Yeah, I'm sorry that there is this schism between Duke and Derm, but the total cost ($2.7 billion?) is preposterous...for sure more bus routes would seem to be a smarter idea. Our area had a well intentioned rail project some years ago, back in the days of Howard Dean, and while many folks thought it was a swell idea, it proved to be a boondoggle due to a lack of density (it wasn't even close to being worthwhile).

  16. #16
    Join Date
    Feb 2007
    Location
    Durham, NC
    Refer back to the closed thread on this issue, and you will know my position on this as a life-long Durham resident. I'll give you a hint . . . I was celebrating and breathing a sigh of relief. Read up on the history and you'll see that the ones pushing for this were clueless about the consequences and were only thinking about the $1.74 billion federal dollars they could waste on this colossal mess.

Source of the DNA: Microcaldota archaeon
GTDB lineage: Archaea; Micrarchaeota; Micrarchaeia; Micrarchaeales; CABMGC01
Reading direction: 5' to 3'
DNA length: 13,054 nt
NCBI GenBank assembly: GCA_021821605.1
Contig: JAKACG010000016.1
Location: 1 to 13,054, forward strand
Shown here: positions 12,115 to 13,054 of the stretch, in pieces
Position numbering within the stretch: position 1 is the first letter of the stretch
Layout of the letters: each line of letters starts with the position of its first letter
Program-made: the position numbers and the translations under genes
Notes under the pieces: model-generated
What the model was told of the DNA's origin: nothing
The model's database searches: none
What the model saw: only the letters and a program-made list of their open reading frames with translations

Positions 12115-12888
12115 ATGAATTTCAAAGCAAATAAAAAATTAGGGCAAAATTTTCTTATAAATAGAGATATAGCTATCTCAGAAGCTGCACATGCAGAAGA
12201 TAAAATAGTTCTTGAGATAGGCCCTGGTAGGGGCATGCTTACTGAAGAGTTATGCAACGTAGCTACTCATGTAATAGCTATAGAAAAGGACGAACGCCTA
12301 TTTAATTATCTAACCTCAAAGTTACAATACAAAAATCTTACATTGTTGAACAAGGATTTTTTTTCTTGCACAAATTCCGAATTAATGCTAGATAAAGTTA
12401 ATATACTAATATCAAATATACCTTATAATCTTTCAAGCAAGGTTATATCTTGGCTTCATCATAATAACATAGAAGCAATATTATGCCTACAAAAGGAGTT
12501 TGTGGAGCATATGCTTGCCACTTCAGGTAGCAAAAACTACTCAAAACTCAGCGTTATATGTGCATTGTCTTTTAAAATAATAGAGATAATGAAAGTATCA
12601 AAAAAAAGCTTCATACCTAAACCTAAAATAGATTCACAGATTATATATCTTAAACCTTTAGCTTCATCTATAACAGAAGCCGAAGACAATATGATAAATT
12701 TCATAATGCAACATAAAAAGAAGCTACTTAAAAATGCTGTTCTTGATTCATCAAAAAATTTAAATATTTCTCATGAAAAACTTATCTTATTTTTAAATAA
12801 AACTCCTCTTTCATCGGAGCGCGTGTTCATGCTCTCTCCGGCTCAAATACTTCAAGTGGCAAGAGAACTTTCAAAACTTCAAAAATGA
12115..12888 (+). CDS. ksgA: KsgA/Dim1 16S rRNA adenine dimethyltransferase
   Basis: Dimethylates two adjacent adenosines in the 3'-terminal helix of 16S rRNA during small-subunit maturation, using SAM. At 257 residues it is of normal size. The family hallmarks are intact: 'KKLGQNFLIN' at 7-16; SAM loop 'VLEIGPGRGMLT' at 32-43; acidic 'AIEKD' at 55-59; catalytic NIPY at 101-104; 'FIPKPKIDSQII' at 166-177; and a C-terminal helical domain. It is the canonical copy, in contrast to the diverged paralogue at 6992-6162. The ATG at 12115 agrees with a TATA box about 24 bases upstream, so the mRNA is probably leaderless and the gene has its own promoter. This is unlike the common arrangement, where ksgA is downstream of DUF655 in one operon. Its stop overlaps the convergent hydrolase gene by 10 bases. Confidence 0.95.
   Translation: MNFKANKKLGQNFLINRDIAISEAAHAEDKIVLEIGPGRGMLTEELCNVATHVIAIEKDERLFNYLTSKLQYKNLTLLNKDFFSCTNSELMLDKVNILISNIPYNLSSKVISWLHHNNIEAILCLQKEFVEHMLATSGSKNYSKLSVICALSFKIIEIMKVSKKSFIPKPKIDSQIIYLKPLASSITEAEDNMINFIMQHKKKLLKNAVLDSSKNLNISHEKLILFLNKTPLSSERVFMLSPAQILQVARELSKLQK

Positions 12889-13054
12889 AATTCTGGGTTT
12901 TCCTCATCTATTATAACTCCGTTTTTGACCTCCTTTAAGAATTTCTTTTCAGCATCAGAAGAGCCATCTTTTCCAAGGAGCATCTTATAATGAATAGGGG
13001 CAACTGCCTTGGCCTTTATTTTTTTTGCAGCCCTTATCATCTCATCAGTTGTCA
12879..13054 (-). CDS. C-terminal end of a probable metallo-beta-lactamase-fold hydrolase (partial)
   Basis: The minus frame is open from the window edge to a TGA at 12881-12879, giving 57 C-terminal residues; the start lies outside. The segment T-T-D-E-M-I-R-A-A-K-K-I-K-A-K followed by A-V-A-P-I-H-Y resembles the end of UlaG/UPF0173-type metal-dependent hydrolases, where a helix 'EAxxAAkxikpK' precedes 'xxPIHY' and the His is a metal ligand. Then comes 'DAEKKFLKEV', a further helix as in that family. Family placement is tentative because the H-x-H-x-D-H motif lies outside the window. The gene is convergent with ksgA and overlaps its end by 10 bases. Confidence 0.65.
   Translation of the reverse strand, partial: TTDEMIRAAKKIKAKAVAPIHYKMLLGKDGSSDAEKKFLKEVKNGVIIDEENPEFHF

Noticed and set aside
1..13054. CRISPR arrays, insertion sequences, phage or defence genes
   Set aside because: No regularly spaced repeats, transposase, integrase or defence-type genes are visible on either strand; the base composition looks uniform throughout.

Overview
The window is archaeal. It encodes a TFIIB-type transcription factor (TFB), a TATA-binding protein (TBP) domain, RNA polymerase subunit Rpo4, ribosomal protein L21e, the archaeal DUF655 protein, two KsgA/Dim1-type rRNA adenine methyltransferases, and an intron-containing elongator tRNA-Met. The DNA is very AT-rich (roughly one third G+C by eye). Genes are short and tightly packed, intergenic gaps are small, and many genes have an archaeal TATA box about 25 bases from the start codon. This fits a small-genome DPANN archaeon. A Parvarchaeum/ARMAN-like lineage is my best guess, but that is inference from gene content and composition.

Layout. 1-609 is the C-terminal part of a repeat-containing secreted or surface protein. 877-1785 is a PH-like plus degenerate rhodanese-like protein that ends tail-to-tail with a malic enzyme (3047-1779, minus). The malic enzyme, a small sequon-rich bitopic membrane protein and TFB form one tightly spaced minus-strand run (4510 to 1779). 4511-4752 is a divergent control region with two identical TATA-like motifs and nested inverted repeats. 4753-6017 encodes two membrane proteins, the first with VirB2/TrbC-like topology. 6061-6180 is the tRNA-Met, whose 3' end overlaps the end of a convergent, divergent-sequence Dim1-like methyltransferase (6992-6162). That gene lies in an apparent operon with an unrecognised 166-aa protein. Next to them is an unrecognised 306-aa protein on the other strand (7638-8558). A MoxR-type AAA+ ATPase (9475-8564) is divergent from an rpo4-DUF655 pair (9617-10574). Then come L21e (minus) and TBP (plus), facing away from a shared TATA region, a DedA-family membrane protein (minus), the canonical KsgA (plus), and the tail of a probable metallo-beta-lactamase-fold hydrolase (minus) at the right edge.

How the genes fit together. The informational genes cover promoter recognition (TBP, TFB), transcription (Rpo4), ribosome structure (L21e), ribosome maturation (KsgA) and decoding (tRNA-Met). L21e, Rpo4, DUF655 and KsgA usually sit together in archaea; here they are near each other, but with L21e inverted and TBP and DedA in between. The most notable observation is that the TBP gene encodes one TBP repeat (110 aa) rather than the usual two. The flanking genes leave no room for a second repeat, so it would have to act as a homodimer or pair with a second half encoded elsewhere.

17. #17
    Join Date
    May 2010
    Location
    Durham, NC
    Quote Originally Posted by aimo View Post
    Read up on the history and you'll see that the ones pushing for this were clueless about the consequences and were only thinking about the $1.74 billion federal dollars they could waste on this colossal mess.
    I'm not sure I'd go quite this far, but I'm also glad it's not happening. As far as the "schism" between Duke and Durham goes, I really haven't seen or heard of anyone being particularly upset by the cancellation. I'm sure there must be some, but the project had been rowing upstream for so long that I don't think very many people really expected it to happen.

  18. #18
    Join Date
    Dec 2009
    Location
    North of Durham